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I attempted to create a digital work to be projected
ontothisfulldome space, enveloping the observer with a poetic narrative in which images of surface, volume, depth and bodies emerged. 
As a result, my work consisted of two distinctive, yet inter-related, types of moving images: computer-generated animations and real footage of the bodies of contemporary dance performers. 

Digital simulation process © Yiyun Kang

For the digital animation, I used software such as Maya and After Effects. I decided not to import any real footage, but use computer-generated images alone to create an entirely surreal experience, as if the viewers were immersed in a different dimension.  In making moving images, not only my concept but also the scale of the dome (20 metres in diameter and 13 metres in height) was critically important as it provided a completely different viewing experience. The dome was not only a surface for my projection but also a space that had depth and refraction. 
This was the biggest challenge for me because I was unable to fully estimate the distortion of the animation when it was projected onto the massive space. Therefore, I conducted many simulation and calculation procedures in an attempt to achieve my intended result. Thus, throughout the entire development process, the concept, narrative and design aspects of the moving images were inseparable from the environment into which they would be projected. 

Fulldome projection setup / calibration process with Maya software © Yiyun Kang

Animation making process with Maya software © Yiyun Kang

Timelapse video of making Max Mara Coast! Exhibition



As noted, “Deep Surface” grew from the initial inspiration of Max Mara’s coat, the space between the fabric and body, surface and volume as well as the depth that connects the two elements. To express this concept, the human performance was a central part of the moving image. For this, I collaborated with Chang Ho Shin, a contemporary dance choreographer, and dancers from the Korea National University of Arts’ Contemporary Dance Department.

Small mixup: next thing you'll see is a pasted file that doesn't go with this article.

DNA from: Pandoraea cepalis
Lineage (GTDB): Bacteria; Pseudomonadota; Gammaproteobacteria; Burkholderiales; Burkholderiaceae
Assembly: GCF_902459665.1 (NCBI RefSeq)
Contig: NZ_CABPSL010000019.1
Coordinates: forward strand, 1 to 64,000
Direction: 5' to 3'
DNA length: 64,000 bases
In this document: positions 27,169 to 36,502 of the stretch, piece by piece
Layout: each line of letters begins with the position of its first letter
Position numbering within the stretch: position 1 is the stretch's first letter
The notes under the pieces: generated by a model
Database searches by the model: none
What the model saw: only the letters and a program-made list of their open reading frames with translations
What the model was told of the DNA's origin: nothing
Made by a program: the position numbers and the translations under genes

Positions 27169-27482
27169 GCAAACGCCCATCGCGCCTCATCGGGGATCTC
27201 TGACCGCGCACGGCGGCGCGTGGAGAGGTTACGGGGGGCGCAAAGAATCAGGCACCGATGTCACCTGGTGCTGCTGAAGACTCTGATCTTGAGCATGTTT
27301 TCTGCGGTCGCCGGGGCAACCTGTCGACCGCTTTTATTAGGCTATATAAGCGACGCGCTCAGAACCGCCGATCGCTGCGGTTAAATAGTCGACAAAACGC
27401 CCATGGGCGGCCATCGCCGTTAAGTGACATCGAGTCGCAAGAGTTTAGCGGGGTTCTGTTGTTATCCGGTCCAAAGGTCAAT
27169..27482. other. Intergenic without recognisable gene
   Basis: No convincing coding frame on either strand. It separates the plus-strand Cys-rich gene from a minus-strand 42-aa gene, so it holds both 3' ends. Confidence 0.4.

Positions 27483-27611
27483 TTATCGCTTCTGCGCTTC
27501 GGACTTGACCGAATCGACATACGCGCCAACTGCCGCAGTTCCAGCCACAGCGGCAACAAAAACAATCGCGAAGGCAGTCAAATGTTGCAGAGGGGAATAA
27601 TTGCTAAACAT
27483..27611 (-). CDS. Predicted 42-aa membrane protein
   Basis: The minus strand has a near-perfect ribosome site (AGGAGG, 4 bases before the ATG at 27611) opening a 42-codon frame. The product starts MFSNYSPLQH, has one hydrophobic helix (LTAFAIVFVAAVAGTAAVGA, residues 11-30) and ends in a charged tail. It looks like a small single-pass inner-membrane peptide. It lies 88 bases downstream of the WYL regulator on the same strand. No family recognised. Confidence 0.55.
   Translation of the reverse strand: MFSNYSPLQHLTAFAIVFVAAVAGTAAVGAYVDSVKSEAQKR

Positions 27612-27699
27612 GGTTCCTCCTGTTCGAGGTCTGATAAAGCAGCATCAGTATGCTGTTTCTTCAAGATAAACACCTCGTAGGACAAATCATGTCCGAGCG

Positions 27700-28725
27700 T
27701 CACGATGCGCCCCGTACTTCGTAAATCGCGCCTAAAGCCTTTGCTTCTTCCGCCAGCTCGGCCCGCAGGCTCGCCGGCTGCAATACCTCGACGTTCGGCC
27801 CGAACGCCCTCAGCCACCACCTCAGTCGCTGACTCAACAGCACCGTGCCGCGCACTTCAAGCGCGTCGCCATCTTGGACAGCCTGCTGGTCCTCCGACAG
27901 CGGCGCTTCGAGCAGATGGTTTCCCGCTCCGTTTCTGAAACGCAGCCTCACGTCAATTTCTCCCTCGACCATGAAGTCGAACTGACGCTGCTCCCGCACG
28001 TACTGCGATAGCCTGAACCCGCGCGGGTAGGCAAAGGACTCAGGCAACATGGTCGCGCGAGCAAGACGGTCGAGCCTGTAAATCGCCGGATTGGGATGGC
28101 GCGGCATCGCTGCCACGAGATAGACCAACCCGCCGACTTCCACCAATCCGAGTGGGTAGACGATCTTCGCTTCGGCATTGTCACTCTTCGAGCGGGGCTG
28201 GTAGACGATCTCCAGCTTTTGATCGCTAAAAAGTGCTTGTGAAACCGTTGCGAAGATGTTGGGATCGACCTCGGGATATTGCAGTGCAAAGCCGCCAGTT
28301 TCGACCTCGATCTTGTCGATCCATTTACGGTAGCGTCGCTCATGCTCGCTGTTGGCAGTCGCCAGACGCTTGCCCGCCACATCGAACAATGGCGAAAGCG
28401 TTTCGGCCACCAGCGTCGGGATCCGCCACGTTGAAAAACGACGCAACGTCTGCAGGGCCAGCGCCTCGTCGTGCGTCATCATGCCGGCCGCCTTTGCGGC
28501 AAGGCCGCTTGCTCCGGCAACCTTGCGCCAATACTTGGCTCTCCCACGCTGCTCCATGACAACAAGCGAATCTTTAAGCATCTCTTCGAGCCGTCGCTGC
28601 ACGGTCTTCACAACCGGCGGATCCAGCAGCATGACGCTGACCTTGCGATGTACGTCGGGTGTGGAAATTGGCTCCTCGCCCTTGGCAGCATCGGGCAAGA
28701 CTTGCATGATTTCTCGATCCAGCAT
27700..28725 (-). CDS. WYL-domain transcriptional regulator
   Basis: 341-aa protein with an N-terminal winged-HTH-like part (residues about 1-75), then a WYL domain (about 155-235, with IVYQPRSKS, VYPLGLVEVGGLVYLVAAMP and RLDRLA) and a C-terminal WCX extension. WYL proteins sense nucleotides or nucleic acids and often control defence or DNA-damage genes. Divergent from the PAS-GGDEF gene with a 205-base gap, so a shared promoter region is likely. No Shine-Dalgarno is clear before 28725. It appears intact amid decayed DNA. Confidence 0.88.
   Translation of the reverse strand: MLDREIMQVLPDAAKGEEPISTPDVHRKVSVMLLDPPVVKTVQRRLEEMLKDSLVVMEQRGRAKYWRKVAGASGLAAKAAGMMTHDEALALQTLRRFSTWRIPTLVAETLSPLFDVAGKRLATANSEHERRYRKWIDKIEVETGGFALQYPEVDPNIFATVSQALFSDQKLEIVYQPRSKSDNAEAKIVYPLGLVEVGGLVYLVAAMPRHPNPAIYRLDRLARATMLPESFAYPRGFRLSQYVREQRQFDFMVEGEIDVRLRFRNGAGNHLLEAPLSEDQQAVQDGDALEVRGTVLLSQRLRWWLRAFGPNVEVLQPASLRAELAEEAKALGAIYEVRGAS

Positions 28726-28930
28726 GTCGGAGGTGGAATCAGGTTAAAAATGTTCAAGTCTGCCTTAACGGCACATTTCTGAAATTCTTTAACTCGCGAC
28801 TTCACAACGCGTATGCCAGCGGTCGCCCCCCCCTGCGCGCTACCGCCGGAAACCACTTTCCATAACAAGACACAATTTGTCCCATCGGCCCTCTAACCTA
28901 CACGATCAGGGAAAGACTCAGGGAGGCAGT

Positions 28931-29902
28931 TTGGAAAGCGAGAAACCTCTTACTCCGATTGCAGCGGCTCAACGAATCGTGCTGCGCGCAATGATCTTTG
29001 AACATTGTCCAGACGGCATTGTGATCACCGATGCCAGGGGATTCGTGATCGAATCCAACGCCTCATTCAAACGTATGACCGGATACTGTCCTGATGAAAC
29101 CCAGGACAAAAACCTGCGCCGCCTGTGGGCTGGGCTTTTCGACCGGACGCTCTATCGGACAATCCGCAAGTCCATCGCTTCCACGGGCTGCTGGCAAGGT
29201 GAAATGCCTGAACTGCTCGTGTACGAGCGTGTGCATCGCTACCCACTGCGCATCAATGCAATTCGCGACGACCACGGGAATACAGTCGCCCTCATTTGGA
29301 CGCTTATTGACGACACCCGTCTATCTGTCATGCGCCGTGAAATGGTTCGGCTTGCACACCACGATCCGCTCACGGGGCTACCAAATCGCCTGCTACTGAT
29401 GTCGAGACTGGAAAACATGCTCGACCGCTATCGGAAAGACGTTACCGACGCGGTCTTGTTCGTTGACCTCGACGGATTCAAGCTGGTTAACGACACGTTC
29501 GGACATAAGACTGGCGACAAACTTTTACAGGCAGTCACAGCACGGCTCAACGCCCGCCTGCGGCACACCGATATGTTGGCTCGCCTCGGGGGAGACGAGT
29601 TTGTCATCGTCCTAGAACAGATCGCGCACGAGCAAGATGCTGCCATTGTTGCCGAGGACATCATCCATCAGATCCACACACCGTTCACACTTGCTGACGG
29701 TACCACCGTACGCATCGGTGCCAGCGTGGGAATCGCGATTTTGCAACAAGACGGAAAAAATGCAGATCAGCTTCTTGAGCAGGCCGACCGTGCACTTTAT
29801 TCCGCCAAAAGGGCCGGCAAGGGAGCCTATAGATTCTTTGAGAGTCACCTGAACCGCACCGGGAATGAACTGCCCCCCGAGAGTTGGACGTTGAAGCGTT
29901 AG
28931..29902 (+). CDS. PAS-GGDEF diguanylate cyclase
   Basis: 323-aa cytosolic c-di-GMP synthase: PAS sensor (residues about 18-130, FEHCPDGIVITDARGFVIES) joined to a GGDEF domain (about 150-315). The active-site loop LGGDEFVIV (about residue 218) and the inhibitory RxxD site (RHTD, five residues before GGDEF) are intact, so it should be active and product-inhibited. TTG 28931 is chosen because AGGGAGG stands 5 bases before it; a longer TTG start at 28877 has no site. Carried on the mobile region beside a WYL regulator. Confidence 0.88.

In addition to the performative aspect, the shooting and staging were critical to accomplishing the project because the moving images needed to be projected onto the large-
scalefulldome space, not onto a rectangular-framed flat screen. Thus, all conditions for filming, such as the number of dancers, scale, stage and lighting needed to be carefully arranged so as to eventually convert the footage for fulldome projection. Consequently, Tae Yang Lee, a stage designer, and Hanhee Cho, a camera/light designer, joined the development process. 

Stage setup and Shooting process © Yiyun Kang

Slide Show, Click to enlarge the images

The dancers performed behind a translucent fabric with backlighting, so their movements were seen through the fabric as shadows. According to the space and distance between their bodies and the surface, the images would become blurry or clear, subtle or powerful. The resulting images were very concrete at some points, and then became very abstract, disappearing into the void. 

Behind the scene | Photo by YoungSang Chun

courtesy of Harper's Bazaar Korea

Behind the scene | Photo by YoungSang Chun

courtesy of Harper's Bazaar Korea

Slide Show, Click to enlarge the images

Deep Surface Performance Credit 

Choreography     Chang Ho Shin
Stage design         Taeyang Lee
Camera/Light      Hanhee Cho

Hyung Gyu Choi/ Min Seon Choi/ Heewon Jeon/ Hyukjun Jeoung/ Ui Heon Jeoung/ Kwan Young Jo/ Do Hun Kim/ Junseok Lee/ Ye Chan Lee/ Yun Ju Lee/ Jeong Un Na/ Seol Yoon Park/So Eon Park 

Stage design         Tae-hee Lee / Seung-hwan Kim 
Camera/Light      Yeonsoo Kim/ Youngduk Kim 


Still images from the Deep Surface animation © Yiyun Kang

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